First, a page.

For whatever reason, students believe there is a level of impunity if they use social media platforms to attack or vilify another child. They, like many adults, are unaware that the laws of the land and the rules of a school are just as applicable in cyberspace as they are in a playground.

Schools should have very clear policies regarding bullying, social media and behaviour management. In more recent years, many schools have now adopted student codes of conduct. If a school determines that a ‘one off’ issue between students is not an act of bullying, by the current standard definition, the behaviour is nevertheless most definitely in breach of school policy or the student code of conduct.

As intent is difficult to ascertain, schools would be able to deal with these ‘one off’ cyber aggressive behaviours through their student code of conduct and therefore they would be able to teach students vital adaptive skills in conflict resolution and communication.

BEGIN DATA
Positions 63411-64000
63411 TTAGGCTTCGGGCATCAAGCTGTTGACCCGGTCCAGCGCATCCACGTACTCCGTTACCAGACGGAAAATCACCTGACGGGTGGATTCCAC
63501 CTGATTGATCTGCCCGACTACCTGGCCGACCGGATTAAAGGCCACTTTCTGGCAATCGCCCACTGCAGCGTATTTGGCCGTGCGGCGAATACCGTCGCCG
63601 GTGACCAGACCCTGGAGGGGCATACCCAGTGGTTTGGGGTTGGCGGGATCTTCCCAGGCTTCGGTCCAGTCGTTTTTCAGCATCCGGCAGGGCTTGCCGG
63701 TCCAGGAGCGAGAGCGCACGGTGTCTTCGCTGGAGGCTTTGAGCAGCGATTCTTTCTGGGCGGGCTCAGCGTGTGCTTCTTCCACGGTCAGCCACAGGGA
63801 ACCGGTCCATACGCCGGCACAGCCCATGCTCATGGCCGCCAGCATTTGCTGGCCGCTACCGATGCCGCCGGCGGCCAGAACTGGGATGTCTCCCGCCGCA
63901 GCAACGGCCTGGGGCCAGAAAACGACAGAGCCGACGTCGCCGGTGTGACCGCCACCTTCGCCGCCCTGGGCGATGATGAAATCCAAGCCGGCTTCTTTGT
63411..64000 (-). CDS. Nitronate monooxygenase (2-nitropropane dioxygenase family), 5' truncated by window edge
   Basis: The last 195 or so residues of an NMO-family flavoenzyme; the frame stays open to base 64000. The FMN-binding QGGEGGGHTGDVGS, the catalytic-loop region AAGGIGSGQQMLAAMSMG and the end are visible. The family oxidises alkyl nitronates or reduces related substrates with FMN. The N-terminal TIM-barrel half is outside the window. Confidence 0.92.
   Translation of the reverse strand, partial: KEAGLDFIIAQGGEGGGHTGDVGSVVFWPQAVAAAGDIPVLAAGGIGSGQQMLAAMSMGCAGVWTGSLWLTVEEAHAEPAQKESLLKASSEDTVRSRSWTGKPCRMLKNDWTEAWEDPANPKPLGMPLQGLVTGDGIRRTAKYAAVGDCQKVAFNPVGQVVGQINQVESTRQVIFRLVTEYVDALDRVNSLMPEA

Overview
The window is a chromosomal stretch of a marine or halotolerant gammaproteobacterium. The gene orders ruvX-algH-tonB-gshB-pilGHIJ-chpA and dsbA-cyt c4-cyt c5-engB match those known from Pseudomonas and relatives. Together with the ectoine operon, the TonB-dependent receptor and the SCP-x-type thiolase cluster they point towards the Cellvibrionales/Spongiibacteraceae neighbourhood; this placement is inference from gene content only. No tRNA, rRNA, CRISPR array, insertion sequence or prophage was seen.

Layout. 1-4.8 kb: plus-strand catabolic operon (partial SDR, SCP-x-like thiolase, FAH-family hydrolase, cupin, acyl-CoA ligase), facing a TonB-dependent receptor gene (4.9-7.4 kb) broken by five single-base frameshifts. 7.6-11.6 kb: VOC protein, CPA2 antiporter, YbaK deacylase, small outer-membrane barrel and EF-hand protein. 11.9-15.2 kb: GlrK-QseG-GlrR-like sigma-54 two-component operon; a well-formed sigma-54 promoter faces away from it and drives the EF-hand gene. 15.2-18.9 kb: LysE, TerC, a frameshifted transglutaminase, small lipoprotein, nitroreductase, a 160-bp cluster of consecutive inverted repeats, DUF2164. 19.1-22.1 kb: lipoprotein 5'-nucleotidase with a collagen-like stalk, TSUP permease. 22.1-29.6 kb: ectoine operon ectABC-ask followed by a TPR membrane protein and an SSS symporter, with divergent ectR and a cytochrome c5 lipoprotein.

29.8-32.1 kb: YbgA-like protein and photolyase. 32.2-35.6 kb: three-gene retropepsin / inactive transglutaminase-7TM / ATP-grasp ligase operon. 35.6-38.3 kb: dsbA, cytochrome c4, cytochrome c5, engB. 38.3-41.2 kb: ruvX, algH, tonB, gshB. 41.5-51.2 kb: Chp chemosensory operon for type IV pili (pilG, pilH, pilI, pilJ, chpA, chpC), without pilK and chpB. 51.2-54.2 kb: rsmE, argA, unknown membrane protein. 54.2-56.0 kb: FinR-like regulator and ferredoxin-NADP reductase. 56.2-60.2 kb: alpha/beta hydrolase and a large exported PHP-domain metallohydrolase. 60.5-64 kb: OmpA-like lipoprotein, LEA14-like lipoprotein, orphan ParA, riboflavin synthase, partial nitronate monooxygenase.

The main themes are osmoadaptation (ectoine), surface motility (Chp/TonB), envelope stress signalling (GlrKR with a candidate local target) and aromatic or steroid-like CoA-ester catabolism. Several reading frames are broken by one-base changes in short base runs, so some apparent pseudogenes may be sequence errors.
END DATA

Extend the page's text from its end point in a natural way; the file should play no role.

ySafe

ySafe is Australia’s leading provider of digital citizenship education within schools. Certified under the Office of the eSafety Commissioner, ySafe is a trusted partner of online safety education and cyber safety consulting in over 200 schools, with education provided to over 200,000 students and 50,000 parents across the country. ySafe’s award-winning team is comprised of clinical psychologists, law enforcers, and educators, who promote the positive and ethical use of technology. For more information about digital citizenship education or cyber safety services, visit ysafe.com.au